GP: Yes, in March, when the first patient was diagnosed with COVID in Brazil, at the beginning of the pandemic, all elective surgeries were postponed. Shortly after, in April, hospitals allowed us to operate on what was called semi-elective surgeries - most of these were oncological cases. We did not face a very long period of time without being able to schedule these cases.

CG: At this moment, patients with benign diseases such as haemorrhoids, anal fissures or fistulas do not wish to be operated because they are afraid of being infected by COVID. Hopefully this situation will allow us to have more available operation room time to operate on malignant disease. I think the problem will be the patients who were not diagnosed in due time due to the pandemic who will have to be operated in a more advanced stage of their diseases.

Do you feel your government or healthcare system is aware of surgical postponement consequences?

GP: I do not think political authorities are aware of the consequences of surgical postponement. They are more worried about their political fights. To illustrate this is the fact that Brazil had three different health ministers between March and June.

CG: Are these entities in your country advocating any solutions for these issues?

GP: No, as far as I am aware the government authorities are not advocating any solution for these issues. They seem more interested in not being considered guilty because of the high death rate.

CG: Were your residents or any of you senior surgeons redeployed to other services during the pandemic?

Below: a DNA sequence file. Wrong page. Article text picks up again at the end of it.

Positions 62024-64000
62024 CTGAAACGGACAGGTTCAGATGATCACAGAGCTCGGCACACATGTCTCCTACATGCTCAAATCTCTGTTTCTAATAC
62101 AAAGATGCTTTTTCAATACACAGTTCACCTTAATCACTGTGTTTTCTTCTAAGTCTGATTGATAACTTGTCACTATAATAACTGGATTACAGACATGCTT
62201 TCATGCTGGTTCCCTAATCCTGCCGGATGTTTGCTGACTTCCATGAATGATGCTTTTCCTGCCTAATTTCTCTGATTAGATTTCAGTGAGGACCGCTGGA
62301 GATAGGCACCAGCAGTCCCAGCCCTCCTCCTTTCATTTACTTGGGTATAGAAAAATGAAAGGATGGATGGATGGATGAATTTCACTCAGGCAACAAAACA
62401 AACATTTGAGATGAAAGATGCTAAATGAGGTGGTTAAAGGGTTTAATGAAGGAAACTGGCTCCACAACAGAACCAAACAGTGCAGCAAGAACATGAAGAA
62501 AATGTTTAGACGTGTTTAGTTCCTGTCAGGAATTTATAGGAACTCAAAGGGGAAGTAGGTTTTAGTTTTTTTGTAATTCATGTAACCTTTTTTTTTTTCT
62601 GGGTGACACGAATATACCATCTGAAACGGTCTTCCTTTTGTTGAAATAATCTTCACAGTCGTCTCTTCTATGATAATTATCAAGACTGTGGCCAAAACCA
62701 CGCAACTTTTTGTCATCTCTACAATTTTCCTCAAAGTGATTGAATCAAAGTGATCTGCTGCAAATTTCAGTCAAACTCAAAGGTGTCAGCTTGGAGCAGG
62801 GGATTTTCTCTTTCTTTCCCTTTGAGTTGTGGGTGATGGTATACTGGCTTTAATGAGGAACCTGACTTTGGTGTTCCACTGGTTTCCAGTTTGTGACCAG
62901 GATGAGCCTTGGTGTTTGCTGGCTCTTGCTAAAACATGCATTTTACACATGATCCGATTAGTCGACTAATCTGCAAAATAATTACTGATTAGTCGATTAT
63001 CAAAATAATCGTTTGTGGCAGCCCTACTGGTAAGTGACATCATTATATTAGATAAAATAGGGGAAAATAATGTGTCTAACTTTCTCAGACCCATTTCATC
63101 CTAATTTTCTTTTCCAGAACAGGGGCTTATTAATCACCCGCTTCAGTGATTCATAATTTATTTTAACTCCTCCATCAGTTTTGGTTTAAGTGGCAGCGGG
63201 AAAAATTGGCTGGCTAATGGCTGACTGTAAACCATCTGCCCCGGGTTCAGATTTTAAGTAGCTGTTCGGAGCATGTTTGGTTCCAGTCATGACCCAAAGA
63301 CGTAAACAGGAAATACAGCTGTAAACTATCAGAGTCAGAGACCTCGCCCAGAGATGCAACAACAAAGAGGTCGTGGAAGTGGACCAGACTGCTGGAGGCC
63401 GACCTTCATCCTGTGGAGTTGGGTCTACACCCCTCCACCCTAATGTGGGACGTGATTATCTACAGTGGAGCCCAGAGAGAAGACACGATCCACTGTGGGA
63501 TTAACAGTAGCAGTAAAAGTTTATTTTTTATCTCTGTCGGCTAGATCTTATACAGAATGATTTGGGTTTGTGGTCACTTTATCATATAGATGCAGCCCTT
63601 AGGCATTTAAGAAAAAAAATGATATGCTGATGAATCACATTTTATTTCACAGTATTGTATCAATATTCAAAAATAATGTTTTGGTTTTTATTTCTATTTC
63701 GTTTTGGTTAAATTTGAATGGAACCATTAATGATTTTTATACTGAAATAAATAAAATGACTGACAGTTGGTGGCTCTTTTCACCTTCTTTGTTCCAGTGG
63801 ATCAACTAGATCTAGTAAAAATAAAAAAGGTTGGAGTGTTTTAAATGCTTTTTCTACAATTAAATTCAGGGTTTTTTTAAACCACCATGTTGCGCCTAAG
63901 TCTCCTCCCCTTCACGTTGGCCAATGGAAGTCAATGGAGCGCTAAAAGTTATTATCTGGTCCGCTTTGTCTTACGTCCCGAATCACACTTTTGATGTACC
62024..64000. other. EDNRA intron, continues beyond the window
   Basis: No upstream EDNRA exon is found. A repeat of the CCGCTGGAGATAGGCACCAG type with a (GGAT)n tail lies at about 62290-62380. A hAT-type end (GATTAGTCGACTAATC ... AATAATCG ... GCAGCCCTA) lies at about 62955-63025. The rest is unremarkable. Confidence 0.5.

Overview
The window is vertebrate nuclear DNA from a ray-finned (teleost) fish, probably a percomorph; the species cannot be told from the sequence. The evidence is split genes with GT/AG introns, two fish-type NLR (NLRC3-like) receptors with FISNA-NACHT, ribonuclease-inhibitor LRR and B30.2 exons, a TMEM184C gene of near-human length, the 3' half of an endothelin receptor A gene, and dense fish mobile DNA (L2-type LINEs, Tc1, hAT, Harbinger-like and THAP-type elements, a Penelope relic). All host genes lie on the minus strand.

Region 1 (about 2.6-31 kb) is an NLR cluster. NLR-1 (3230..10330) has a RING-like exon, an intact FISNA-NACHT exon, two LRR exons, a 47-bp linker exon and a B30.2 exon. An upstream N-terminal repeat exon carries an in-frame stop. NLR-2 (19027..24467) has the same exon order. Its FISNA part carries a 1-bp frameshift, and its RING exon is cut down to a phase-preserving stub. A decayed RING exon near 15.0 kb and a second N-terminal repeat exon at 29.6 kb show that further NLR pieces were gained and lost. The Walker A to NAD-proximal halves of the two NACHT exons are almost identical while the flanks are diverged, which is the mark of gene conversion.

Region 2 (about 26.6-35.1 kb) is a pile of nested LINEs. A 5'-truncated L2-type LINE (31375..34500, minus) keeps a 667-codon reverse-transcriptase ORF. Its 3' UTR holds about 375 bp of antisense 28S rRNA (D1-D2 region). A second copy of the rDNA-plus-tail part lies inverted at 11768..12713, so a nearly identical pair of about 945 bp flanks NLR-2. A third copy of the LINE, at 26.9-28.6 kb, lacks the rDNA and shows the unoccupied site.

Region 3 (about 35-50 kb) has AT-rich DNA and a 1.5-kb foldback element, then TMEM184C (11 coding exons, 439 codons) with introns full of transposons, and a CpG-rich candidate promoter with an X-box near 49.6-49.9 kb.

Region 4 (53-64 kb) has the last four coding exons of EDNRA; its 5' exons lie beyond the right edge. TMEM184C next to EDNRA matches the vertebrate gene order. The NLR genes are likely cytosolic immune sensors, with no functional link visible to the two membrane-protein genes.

GP: The answer is yes, some colleagues, mainly residents, were redeployed at Hospital Das Clinicas at Sao Paulo, which is the biggest public hospital in Brazil, to treat COVID-19 patients. However, I do not believe the situation will continue like this. Many patients, including COVID-19 patients, will have surgical complaints and they will need surgeons to treat them.

CG: How has the current situation affected your own practice, and are you taking any precautions in your social life?

GP: Absolutely - it has affected my entire life. I have a little baby who was born in December 2019, just a few days from the first case of COVID-19 reported in China. Every time I come back home I feel scared of bringing the virus home so I take all the precautions needed. However, I am sure in the near future we will come back to a 'new normality' where we will increase the hygiene habits we used to have, but it will not be a nightmare like these days.

CG: That brings us to the end of the interview! I would like to thank you for giving us the local insight on the COVID-19 pandemic in Brazil, and I would like to ask you a final question. What is the main lesson we can take from this pandemic so far?

GP: COVID-19 will not disappear. I don’t think that in 2-3 months we are going to be free of it. I believe, from now on, we will constantly take care of not being infected during medical appointments and operations. We will use PPE more strictly. Until an effective vaccine is discovered, all measures to avoid dissemination of the virus will have to continue.